ANXIETY IS REALLY STRANGE and I believe that the pandemic has led to anxiety being endemic. I’ve felt the effects myself and wonder where I would be without the skills I’ve practiced over the years.
What even is anxiety? I like the following definition because it locates the experience in both mind and body, which broadens our options of how we might manage it:…
‘Anxiety is an emotion characterised by feelings of tension, worried thoughts and physical changes like increased heart rate’.
There is no single definition or solution, but as a movement therapist my interest is in how a body based approach can help. The causes of anxiety are complex and still debated but without doubt anxiety involves an over-activation of the nervous system.
Symptoms of anxiety are experienced on a spectrum, from a tight throat, raised heart rate, to the bigger picture of panic attacks and catastrophic thoughts. Essentially, when anxious, your nervous system has dialled up into an emergency response, effecting your pulse, breathing, digestion and thinking processes.
Information from your heart, lungs and gut are sent to your brain stem, but the conscious brain may remain unaware of process at this stage. Having detected the information your unconscious brain creates a background ‘feeling state’ which may continue to build into an experience the mind tags as ‘anxiety’.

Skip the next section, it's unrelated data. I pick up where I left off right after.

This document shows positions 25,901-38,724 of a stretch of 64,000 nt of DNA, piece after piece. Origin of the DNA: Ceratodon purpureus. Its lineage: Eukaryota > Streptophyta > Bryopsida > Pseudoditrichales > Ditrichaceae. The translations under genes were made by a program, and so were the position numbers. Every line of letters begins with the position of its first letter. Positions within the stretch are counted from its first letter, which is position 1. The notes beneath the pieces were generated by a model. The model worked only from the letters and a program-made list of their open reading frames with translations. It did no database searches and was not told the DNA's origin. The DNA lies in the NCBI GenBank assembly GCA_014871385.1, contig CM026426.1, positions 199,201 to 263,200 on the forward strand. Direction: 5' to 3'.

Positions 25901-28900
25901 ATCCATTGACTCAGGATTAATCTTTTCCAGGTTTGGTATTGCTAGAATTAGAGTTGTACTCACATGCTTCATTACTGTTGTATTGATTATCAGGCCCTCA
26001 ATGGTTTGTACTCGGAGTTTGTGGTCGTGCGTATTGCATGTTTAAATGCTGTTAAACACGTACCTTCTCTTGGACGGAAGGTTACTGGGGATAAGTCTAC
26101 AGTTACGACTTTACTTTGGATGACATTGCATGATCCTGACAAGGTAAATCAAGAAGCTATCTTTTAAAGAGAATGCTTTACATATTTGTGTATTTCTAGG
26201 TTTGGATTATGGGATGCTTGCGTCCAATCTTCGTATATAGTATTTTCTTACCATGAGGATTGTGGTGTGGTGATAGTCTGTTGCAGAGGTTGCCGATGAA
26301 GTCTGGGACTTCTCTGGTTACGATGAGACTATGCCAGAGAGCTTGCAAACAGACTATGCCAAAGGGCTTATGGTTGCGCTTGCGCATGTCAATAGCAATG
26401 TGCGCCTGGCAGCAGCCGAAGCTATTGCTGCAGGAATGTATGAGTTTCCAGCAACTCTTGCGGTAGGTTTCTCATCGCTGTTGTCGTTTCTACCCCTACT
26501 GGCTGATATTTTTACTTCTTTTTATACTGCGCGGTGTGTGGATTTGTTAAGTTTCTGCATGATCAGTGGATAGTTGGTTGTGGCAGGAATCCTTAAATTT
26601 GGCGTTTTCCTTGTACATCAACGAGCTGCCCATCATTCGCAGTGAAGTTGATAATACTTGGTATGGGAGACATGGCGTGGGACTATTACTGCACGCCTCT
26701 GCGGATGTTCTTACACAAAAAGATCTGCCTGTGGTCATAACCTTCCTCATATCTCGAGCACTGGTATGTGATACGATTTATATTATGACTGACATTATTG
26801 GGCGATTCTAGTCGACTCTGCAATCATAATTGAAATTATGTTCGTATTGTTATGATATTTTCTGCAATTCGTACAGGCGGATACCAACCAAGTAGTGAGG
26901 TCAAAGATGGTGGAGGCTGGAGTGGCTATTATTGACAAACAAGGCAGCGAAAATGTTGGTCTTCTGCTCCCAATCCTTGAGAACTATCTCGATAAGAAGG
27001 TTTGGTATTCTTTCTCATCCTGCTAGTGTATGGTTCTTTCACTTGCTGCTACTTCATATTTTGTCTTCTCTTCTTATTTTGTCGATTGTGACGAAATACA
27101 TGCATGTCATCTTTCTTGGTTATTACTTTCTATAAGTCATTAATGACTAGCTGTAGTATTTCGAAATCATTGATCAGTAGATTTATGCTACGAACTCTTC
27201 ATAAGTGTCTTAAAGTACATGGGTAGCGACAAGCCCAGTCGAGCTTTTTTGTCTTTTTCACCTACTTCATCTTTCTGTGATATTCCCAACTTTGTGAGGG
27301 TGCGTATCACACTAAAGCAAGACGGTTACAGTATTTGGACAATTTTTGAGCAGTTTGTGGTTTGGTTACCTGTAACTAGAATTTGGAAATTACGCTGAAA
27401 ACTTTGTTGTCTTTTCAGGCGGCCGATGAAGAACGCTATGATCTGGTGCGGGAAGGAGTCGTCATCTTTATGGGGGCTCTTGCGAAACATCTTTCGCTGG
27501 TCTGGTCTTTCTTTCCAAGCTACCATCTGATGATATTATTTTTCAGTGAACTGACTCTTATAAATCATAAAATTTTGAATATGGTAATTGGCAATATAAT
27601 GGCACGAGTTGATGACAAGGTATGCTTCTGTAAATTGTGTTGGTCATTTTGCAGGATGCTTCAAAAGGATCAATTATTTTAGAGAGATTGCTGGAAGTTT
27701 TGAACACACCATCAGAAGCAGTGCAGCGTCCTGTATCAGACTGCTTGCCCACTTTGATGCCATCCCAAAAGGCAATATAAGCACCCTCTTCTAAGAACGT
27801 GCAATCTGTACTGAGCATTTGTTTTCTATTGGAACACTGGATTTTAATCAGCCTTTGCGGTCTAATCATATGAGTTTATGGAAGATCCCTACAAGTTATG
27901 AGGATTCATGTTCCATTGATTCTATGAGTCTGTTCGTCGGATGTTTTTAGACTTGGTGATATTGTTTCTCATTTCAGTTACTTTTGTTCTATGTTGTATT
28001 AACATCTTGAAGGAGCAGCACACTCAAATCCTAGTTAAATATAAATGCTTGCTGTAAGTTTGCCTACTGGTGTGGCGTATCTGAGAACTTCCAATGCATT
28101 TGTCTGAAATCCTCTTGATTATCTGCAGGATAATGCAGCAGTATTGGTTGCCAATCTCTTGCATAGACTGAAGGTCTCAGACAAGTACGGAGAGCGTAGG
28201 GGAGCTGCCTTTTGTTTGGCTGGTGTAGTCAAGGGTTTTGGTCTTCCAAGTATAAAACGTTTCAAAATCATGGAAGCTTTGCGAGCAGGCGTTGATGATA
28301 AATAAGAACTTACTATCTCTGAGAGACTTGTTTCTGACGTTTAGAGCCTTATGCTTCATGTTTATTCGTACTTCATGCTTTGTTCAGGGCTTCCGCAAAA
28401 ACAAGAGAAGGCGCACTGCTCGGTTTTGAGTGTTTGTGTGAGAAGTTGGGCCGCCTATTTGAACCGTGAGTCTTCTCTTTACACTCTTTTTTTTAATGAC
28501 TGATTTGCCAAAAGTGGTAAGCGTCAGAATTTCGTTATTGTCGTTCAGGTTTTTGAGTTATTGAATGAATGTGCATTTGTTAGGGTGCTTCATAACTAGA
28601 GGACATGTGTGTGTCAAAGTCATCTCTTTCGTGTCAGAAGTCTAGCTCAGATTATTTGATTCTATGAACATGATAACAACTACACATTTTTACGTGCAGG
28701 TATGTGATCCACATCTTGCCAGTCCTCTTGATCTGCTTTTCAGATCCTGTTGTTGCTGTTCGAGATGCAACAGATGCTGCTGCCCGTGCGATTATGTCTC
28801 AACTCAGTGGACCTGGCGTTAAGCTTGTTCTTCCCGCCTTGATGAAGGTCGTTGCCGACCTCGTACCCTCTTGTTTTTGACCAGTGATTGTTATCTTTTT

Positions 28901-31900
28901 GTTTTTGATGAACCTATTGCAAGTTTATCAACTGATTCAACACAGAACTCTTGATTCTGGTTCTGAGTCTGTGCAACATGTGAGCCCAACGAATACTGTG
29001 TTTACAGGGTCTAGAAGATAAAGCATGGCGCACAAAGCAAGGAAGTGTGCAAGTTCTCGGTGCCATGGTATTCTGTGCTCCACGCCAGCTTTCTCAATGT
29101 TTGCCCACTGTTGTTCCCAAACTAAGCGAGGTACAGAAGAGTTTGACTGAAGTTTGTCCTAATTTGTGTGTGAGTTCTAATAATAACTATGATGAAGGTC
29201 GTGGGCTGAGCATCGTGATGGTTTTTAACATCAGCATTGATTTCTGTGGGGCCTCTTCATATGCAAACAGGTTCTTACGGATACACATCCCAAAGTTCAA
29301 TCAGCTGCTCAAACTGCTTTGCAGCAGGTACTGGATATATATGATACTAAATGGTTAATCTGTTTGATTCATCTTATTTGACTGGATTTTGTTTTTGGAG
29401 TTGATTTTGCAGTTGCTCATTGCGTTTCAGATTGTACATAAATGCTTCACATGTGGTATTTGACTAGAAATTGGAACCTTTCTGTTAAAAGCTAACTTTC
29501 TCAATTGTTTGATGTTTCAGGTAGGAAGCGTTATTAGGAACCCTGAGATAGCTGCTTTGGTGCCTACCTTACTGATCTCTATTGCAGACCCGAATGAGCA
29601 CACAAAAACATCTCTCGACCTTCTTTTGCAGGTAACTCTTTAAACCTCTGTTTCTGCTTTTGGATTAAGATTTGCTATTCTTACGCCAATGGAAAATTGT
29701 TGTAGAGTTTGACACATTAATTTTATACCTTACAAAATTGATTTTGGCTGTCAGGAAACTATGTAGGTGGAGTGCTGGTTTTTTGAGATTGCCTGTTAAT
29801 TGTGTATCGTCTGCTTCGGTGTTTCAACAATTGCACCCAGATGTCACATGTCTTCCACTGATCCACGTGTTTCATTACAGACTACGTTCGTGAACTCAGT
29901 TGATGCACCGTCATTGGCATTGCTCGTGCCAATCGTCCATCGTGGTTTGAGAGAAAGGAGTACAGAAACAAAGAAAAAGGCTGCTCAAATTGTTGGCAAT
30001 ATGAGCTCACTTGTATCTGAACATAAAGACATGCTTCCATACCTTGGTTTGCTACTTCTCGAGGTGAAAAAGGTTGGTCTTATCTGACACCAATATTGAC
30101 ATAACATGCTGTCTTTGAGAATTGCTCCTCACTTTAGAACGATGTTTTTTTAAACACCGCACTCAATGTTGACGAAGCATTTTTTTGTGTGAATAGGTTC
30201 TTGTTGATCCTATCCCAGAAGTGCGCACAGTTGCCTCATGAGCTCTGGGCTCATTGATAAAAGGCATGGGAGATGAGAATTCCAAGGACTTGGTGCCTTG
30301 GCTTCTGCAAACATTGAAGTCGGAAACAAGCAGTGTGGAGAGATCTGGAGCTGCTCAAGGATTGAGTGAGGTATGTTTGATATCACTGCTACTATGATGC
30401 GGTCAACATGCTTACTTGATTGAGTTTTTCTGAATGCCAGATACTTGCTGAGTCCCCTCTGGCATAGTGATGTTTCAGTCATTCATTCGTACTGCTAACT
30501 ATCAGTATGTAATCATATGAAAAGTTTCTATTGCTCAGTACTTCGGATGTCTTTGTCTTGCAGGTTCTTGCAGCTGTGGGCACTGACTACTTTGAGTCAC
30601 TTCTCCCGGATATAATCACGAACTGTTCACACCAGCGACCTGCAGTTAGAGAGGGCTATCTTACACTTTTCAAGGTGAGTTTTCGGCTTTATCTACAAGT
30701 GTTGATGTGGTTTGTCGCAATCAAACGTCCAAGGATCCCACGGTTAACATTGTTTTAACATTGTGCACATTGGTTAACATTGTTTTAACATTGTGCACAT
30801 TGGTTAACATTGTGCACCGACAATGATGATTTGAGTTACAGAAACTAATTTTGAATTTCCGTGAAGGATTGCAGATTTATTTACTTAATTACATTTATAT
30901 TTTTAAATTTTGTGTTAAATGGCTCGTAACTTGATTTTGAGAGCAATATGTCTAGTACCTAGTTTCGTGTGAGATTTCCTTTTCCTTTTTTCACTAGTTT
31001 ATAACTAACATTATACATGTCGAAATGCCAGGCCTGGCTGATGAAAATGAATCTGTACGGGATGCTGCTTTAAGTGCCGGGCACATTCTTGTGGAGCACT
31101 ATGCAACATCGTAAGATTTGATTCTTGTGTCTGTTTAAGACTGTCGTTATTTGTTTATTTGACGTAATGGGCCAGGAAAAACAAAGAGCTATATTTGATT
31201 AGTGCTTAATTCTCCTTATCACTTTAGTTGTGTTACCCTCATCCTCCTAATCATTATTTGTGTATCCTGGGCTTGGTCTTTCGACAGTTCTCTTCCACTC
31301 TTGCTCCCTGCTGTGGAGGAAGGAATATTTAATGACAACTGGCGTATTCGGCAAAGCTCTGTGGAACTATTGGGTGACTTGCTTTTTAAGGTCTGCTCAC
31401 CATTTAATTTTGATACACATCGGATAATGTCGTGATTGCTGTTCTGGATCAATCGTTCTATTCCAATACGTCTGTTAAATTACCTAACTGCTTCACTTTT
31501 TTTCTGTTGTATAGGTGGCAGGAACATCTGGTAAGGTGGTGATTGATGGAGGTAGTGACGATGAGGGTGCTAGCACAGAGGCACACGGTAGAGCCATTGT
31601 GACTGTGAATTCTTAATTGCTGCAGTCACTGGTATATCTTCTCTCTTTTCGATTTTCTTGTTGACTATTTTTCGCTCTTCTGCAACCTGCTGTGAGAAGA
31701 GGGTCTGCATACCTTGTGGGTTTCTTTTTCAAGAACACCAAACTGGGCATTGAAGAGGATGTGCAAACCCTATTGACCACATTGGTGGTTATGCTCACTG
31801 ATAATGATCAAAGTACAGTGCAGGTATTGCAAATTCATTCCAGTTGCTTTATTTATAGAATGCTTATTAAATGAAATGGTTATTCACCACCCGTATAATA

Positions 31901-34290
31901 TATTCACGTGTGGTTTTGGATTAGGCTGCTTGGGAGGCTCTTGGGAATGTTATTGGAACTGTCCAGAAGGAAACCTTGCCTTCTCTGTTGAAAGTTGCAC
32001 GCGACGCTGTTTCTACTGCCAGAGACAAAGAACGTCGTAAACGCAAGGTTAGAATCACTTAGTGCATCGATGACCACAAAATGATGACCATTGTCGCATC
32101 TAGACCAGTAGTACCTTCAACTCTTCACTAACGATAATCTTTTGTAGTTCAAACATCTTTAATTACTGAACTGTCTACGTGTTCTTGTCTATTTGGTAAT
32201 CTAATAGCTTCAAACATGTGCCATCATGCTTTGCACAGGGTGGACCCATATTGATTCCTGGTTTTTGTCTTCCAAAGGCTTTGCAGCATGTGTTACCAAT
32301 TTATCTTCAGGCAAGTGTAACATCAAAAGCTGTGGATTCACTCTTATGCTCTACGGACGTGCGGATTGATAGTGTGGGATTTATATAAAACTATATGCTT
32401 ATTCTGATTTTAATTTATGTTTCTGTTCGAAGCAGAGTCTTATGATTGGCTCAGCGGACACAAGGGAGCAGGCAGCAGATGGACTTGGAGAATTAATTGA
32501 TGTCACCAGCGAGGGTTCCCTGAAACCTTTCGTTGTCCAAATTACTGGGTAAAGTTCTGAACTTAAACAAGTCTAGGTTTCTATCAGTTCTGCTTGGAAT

With the support of body based approaches such as Somatic Movement Therapy you can peel back the emotional label of anxiety and begin to explore the sensations themselves, the ones that are creating your experience in that moment. Because each of our nervous system’s are uniquely shaped by our lived experience, there are great benefits to learning what disrupts and supports your own regulation.
A Somatic practice might combine inner attention with slow movement or meditation, helping the body to release tension and create moments of calm. With practice you can learn how to experience and re-frame the sensations as safe, helping your nervous system to balance. Learning to sense the body from within supports us to feel grounded, and gives us the skill to notice the early subtle signals of the nervous system dialling up. Early awareness gives the opportunity to put into practice techniques that support a shift from anxious thought into present moment safety. Simple but effective tools might be feeling your feet, making your out-breath longer, opening a window to hear the birds or feel the breeze on your skin.
As a movement therapist, my work aims to support people with a body based approach to working with anxiety. I offer 1-1 as well as small group movement and meditation sessions at The Soma Rooms in Chepstow.